Investor relations is one of the most important departments for any public company. The department focuses primarily on providing meaningful and timely information to the company’s investors, while also ensuring that the company’s perception – especially to members of the public -is rock solid.
Investor relations is also critical to the long-term standing of a company. You want to make sure that your organization is generating the right kind of buzz to the general public, but you also want to keep things moving calmly when it comes to your investors and shareholders. At the end of the day, these people hold a significant amount of importance to the future of your company. It is important to keep them in line.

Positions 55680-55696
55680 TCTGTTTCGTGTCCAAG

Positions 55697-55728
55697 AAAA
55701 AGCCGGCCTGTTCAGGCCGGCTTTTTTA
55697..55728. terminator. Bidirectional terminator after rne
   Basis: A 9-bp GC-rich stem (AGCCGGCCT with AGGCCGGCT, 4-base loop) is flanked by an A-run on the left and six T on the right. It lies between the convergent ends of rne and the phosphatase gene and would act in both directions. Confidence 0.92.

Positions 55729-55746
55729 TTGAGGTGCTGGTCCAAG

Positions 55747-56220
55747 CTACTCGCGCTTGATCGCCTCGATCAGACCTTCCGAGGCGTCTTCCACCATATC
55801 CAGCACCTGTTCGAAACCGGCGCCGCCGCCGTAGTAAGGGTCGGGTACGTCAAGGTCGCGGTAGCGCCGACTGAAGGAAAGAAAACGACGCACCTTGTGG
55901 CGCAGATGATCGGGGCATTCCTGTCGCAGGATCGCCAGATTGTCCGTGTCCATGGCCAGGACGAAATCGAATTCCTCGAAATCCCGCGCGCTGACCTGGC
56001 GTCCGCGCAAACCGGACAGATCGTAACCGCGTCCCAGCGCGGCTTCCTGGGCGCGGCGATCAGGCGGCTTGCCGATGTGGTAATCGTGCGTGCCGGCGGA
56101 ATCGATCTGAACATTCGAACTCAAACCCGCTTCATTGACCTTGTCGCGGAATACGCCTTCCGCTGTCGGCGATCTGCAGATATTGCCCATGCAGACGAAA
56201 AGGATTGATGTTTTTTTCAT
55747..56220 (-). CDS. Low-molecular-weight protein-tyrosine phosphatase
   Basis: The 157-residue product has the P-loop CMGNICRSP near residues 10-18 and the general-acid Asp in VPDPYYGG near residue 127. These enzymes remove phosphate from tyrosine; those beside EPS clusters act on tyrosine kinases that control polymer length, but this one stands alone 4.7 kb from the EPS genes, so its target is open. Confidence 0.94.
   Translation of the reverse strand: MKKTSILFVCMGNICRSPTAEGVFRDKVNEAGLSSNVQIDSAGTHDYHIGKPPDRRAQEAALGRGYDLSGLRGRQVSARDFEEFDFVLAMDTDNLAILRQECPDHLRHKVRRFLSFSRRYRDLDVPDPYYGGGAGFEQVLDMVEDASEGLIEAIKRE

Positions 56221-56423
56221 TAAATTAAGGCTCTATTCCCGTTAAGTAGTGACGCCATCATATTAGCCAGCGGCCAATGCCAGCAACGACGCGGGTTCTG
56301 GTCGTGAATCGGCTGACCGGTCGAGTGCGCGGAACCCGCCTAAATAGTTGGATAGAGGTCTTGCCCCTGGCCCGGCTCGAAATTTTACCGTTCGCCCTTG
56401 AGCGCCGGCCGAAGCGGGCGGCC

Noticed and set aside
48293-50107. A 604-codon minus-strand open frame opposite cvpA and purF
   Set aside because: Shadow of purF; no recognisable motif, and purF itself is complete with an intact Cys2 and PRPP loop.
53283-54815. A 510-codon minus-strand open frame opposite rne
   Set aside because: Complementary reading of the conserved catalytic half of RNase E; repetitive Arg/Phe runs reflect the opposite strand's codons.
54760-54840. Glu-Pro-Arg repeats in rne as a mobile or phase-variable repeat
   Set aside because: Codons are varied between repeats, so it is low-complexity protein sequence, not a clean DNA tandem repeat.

For most companies, investor relations is a subset of public relations. However, while public relations looks to strengthen the company’s outlook with the general public, investor relations focuses more on the company’s investors and shareholders. Many of these people will prefer an opportunity to speak with the company and its officials, especially when market situations and conditions might not be so optimal. Investor relations will help to handle this task.
Getting to Know Investor Relations
When a company goes public, one of the most important things to always look at is the stock price. Stocks are usually quite finicky, and their values can be affected by just about anything – including the perception of the company from the public and its own investors.
To wit, investor relations helps to calm investors down and provide any piece of information that they might need.